★★★ 3.5 Stars
Genre: History / Spirituality
Publication Date: March 20th, 2018
Publisher: Andrews McMeel
I’m not honestly very knowledgeable about Wicca or Paganism, nor do I practice either, but I respect both as belief systems, namely their omnipresent respect for nature, something we could all learn from. Their history is fascinating as well, which is largely why I picked it up from NetGalley.
Wicca and Paganism are still shamefully misunderstood and continue to catch a bad rap in media and culture, but as the author says, like any belief there are positive, healthy ways to convey it (like those described in the book), and there are ways that perpetuate evil, often under the guise of being more “true” to the religion’s roots (which they aren’t).
From Carvel’s descriptions, in a nutshell – true Wicca is not cursing people, selling your soul, transfiguring people into animals, luring in humans with gingerbread houses or anything else media and witch hunts would have you think. As she explains it, it’s essentially a strong focus on the power of the mind and the power of plantlife and things existing in nature, and combining them to yield positive results in your life or someone else’s. It’s never to be used for malice, as all malice comes with vicious consequences for daring to want such things.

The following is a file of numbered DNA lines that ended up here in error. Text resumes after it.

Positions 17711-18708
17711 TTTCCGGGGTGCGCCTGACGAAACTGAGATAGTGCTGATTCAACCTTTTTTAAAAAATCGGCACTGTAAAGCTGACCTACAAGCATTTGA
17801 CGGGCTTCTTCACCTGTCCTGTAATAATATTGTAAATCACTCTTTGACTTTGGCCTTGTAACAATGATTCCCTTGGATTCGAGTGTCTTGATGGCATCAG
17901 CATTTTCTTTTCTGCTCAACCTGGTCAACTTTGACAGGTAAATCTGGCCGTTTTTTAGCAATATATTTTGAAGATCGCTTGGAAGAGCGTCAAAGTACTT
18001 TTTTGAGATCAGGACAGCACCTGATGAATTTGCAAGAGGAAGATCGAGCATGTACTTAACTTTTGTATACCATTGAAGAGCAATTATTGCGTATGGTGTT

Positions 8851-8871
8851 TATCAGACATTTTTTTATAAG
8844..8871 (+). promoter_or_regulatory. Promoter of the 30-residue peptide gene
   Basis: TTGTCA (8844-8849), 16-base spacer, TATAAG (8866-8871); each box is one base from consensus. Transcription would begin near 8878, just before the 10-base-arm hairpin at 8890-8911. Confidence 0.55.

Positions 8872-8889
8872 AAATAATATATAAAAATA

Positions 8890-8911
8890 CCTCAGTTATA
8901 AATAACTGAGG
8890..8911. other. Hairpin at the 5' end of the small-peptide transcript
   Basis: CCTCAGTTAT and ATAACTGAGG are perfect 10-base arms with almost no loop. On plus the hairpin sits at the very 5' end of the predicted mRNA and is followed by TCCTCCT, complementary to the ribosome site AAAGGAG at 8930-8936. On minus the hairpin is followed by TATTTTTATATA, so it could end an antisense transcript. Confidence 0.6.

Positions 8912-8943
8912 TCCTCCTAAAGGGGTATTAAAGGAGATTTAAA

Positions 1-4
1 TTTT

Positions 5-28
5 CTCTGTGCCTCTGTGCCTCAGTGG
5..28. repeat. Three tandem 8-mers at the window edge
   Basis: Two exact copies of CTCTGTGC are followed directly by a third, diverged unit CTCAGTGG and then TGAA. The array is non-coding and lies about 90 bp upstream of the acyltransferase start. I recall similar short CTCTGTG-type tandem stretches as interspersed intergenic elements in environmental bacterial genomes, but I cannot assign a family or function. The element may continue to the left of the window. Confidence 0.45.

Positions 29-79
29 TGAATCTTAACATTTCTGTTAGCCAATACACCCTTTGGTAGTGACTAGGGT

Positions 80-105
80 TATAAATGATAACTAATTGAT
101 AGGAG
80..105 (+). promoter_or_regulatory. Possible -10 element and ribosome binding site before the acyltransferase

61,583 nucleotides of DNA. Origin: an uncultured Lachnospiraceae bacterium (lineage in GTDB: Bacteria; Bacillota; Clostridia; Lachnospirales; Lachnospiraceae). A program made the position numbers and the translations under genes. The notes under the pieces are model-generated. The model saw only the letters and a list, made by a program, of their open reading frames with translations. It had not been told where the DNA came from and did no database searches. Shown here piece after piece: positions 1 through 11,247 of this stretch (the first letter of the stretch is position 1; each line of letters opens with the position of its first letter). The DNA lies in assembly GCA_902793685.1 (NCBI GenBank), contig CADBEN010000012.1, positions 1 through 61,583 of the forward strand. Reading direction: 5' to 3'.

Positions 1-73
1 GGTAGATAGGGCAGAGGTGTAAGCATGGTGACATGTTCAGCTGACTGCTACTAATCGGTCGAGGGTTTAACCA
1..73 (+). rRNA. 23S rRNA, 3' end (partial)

I didn’t have much interest in the spellbook half, personally, but the history half was nothing short of intriguing. A few facts that stood out:
- The “Witchcraft Acts”, laws set in place to punish accused witches or practitioners of magic in England and Scotland, were introduced to largely unnecessary harm and hysteria in the 1500’s, but not fully repealed until the 1950’s.
- Witches’ marks, ancient symbols of protection, have been found at the birthplace of William Shakespeare, as well as the Tower of London.
- The earliest artistic depiction of witchcraft is believed to be a cave painting (circa 12,000 BC, possibly older) in what is now France, depicting a horned god and a pregnant woman standing in a circle with others.
I love the decorations and style of this book, and I think its information is useful and would make a great gift book.
[I received a copy of this from NetGalley in exchange for an honest review.]